Saturday, January 20, 2007

Campaign financing changing again

WE'VE MOVED! Democratic Convention Watch is now at

I wrote way back in April:

I think public funding for the general election is going to be declined by both major candidates in 2008. And once that happens, the money gates will be wide open. (And future convention dates won't have to be driven by financial considerations).
And it looks like that's the direction things are heading. From today's Hotline on Call:
Clinton becomes the first candidate to officially acknowledge that she won't accept federal matching funds for either the primary and the general election.
In our convention focused world, I've always kept on eye on the financing situation, because it has driven convention dates and strategy for the last 12 years, and it's changing again.

To review,
it used to be there were advantages in having an earlier convention due to money. For a candidate taking public money for the primaries and the general election, they wouldn't get the general election money until after the convention. For example, Bob Dole in 1996 had a huge money problem in May and June. He was broke, and could do little advertising until he received his general election money in early August. Having an early convention was critical to a candidate low on funds.

But 8 years later, much had changed. Both Bush and Kerry opted out of public financing of their primary campaigns, and could therefore spend unlimited money until they had their convention. So the later the convention, the less time the General Election public money had to cover. This is why the Kerry campaign was looking at ways of potentially delaying the official acceptance of the nomination, so they could continue to use their unlimited primary money.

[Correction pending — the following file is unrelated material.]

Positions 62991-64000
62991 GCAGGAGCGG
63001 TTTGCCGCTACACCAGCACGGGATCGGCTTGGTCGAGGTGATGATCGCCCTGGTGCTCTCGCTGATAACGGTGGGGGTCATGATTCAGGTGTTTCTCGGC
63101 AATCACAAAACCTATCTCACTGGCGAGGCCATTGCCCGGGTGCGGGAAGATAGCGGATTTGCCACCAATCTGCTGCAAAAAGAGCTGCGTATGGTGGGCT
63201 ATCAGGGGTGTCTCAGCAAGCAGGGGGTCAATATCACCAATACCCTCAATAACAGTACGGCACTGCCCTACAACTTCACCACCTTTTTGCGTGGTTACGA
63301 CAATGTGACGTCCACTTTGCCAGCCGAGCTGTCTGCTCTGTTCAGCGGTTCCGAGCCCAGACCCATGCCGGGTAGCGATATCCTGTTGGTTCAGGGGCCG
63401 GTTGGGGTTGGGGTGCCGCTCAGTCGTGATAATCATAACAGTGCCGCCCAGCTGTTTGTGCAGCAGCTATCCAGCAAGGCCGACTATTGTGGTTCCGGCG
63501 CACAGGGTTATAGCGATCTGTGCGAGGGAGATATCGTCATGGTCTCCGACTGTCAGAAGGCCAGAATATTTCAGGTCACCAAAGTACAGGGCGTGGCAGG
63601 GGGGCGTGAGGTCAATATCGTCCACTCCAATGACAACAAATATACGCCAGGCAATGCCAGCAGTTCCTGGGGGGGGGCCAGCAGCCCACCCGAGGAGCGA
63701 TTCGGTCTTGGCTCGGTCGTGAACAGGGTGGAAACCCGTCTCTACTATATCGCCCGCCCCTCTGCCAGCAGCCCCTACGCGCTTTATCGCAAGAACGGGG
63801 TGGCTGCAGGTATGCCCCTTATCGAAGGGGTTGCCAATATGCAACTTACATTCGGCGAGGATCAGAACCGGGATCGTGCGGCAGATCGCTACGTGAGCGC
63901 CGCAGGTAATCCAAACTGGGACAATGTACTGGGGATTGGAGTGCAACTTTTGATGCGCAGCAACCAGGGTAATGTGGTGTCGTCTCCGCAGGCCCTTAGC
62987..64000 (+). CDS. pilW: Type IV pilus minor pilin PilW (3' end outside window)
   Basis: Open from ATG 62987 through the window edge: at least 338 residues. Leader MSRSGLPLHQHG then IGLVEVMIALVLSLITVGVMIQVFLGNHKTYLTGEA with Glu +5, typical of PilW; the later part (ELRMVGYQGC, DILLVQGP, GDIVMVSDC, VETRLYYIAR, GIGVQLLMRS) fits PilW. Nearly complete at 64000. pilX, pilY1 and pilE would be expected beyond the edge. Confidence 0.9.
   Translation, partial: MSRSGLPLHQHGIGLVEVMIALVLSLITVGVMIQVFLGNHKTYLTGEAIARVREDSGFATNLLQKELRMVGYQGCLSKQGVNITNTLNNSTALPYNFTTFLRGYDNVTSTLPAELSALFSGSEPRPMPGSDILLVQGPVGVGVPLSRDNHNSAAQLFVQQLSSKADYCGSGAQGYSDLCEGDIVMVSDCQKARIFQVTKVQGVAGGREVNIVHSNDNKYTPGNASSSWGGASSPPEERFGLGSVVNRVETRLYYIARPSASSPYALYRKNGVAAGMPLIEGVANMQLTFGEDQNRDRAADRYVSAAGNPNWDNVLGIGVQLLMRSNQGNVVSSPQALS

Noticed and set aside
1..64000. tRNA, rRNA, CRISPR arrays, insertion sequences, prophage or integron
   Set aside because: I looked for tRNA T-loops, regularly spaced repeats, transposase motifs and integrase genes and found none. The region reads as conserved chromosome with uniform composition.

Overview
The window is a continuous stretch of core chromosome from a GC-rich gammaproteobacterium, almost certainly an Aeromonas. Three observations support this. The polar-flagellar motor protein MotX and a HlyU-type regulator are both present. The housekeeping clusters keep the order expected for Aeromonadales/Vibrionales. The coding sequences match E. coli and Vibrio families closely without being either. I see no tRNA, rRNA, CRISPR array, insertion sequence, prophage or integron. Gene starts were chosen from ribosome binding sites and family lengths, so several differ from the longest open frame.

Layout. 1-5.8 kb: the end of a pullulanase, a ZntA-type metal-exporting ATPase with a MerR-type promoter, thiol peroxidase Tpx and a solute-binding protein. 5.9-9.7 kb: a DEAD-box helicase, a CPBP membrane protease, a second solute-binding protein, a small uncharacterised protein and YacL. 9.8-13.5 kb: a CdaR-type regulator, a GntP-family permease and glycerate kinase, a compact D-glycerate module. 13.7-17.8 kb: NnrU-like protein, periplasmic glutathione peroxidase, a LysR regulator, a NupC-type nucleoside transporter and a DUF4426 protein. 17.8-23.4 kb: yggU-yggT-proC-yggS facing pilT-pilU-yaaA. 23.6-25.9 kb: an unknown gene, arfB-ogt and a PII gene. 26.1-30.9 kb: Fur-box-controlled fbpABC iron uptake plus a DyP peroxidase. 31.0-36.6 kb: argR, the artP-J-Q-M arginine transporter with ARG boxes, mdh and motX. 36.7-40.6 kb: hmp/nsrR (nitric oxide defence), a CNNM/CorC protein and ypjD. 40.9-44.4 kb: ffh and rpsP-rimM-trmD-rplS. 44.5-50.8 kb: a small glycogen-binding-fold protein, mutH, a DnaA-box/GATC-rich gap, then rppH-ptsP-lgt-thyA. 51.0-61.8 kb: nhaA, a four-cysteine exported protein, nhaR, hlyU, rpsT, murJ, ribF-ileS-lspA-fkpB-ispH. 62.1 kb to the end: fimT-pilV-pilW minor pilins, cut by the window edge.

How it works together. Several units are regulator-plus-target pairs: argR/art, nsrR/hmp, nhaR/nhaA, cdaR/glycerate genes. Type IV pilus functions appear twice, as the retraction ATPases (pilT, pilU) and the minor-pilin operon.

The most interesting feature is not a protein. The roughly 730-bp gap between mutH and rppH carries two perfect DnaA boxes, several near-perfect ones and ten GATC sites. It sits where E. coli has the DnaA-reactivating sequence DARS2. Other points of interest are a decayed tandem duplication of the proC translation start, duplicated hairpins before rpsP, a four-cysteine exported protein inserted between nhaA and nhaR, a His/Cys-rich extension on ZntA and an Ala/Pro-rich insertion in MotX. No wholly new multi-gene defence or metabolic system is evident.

Kerry made this statement about his biggest mistake in 2004:
"I think the biggest mistake was probably not going outside the federal financing so we could have controlled our own message," the Massachusetts senator said on NBC's "Meet the Press." The Kerry campaign opted to accept federal money and federal spending limits and other rules after he won the Democratic nomination. The nominating convention in Boston occurred more than a month before the GOP renominated Bush, forcing Kerry to begin spending under federal rules much earlier than Bush.

"We had a 13-week general election, they had an eight-week general election. We had the same pot of money. We had to harbor our resources in a different way and we didn't have the same freedom," Kerry said. "I think the most important thing would have been to spend more money, if we could have, on the advertising and responding to some of the attacks," he said.

Now, with the conventions back-to-back, neither candidate would have the advantage Bush had in 2004. But if Clinton plans on not using matching funds in the General election, then it's likely all the other major candidates will do the same. And it doesn't matter if Clinton doesn't get the nomination. Candidates will make the decision now, so they can hit their contributors for the double contribution now, and have the money in the bank before the General election starts. And getting back to our convention focus, what does this mean for future convention dates? I have no clue. We'll just have to see how 2008 plays out first.